Joel Golby seems like a perfectly sane and rational man. A well-known journalist and author who works for, among others, Vice and The Guardian, he’s not the type who strikes you as obsessive.
And yet, there he was in the latter organ last Saturday, sharing what can only be described as an obsession with American comedian and actor Tim Robinson’s Netflix sketch show I Think You Should Leave.
“I have watched the first series of the show six, seven, and in the case of some episodes, 10 times,” he wrote, adding that he went through a phase of making everyone who came to his house watch it.
Unlike Golby, who I’ve never met but whose stuff I’ve always liked a lot, I didn’t watch any of the first season of I Think You Should Leave in 2019, never mind all of it.
Netflix churns out an awful lot of new series in any given year — far too many, to be honest — so it stands to reason that some of them are going to slip through your net. I Think You Should Leave was one of those. I wish now it hadn’t been.
I wish it had been something else that failed to enter my orbit. Any one of the too-numerous-to-list Netflix duds I endured for a couple of episodes and then abandoned forever as a waste of time would have been ideal.
Having watched the first two episodes of the second run of Robinson’s show, which landed on Netflix yesterday, I’ve had a late-to-the-party taste of what I’ve been missing. If I’d had enough time, I would have raced through the remaining four.
In all probability, when I’d done with those, I’d have raced through the whole of season one. What can I say? I’m hooked. I understand now what Golby meant. I Think You Should Leave is extraordinary. It’s addictive.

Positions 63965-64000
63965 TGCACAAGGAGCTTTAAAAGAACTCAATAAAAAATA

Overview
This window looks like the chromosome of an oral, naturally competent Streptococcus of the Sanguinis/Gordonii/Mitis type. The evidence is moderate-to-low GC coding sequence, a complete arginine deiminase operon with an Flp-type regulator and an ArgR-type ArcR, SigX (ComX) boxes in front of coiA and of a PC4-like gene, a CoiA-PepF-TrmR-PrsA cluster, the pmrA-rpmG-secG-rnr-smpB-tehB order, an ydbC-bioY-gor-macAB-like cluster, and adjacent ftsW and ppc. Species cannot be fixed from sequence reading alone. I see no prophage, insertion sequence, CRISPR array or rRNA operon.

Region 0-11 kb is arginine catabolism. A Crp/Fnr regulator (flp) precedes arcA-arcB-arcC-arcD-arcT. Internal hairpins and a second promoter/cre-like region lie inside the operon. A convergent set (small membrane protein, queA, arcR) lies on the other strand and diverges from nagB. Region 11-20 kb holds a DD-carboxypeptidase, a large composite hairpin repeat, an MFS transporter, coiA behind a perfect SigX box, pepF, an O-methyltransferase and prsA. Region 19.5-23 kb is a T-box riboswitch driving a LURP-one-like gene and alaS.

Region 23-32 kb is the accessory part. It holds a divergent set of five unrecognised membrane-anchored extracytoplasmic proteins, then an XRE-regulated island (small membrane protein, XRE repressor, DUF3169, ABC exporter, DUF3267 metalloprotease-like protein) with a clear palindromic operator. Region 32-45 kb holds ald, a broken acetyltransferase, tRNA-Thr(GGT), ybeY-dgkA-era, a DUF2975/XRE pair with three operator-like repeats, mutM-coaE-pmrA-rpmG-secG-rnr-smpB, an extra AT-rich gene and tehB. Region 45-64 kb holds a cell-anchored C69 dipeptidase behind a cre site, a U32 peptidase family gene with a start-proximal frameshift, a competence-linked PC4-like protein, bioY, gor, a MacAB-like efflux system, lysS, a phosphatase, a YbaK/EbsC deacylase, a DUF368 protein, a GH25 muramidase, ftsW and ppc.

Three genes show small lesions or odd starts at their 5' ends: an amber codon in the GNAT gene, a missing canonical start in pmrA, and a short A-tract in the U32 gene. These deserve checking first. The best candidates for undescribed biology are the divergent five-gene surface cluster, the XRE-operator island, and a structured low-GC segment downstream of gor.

None of the episodes is any longer than 18 minutes, so they go down easily. But the sheer variety of the material Robinson and co-writer/co-creator Zach Kanin squeeze into such a tight running time is dizzying.
It’s common to the point of cliché to describe a sketch show as “hit and miss”, to carve it up into the bits that are funny and the bits that aren’t funny (even though comedy is the most subjective of all things). That won’t suffice here.
You might laugh a hell of a lot at I Think You Should Leave. I certainly did. Some of the sketches — like the one about the office guy who tries to surreptitiously eat the lunch hotdog he’s hidden up his sleeve during a work meeting — had me in stitches.
The bit where he accidentally sucked the frankfurter halfway down his throat and almost choked had me almost choking with laughter along with him.
There were also gut-busting belly laughs in the sketch featuring Robinson playing “Karl Havoc”, a character in a hopeless prank show. The gag is his “old man” prosthetics are so howlingly, hilariously cheap, obvious and awful, he looks like his face is melting.
All of a sudden, Karl plunges into existential despair and ends up wondering if he wants to live anymore. It’s a swerve into dark territory that comes out of nowhere.
The only thing you can expect from I Think You Should Leave is the unexpected — another cliché, I know, but one that happens to fit this show perfectly. From one bit to the next, it’s clever, puerile, absurd, surreal, disturbing. You genuinely don’t know what’s coming next.
Sketches start out as one thing and spiral off into something else entirely. In that respect the series reminds me slightly of Monty Python’s Flying Circus, another show that had little truck with conventional punchlines.
But even the Pythons never went to the weird places Robinson sometimes goes. There’s a sketch about a man who’s convinced a baby knows he “used to be a piece of shit”. Another, set at a corporate entertainment evening and featuring a presenter in a gold lamé jacket compering a “little buff boys” contest (kids in grotesques muscle suits), is just deeply disquieting.
Then again, what’s shaping up to be a creepy little number with guest Bob Odenkirk as an intrusive diner abruptly shifts gear for a surprisingly moving payoff.
Robinson had a relatively brief spell working on Saturday Night Live, but apparently his comedy style never quite fit in. I’m not surprised. He’s far too good for that mediocre show.